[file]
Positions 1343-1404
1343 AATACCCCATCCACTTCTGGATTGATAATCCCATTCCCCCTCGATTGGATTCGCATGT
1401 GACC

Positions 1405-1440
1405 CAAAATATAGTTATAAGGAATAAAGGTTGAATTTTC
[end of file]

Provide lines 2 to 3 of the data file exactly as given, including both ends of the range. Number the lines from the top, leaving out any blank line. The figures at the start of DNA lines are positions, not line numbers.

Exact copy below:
1343 AATACCCCATCCACTTCTGGATTGATAATCCCATTCCCCCTCGATTGGATTCGCATGT
1401 GACC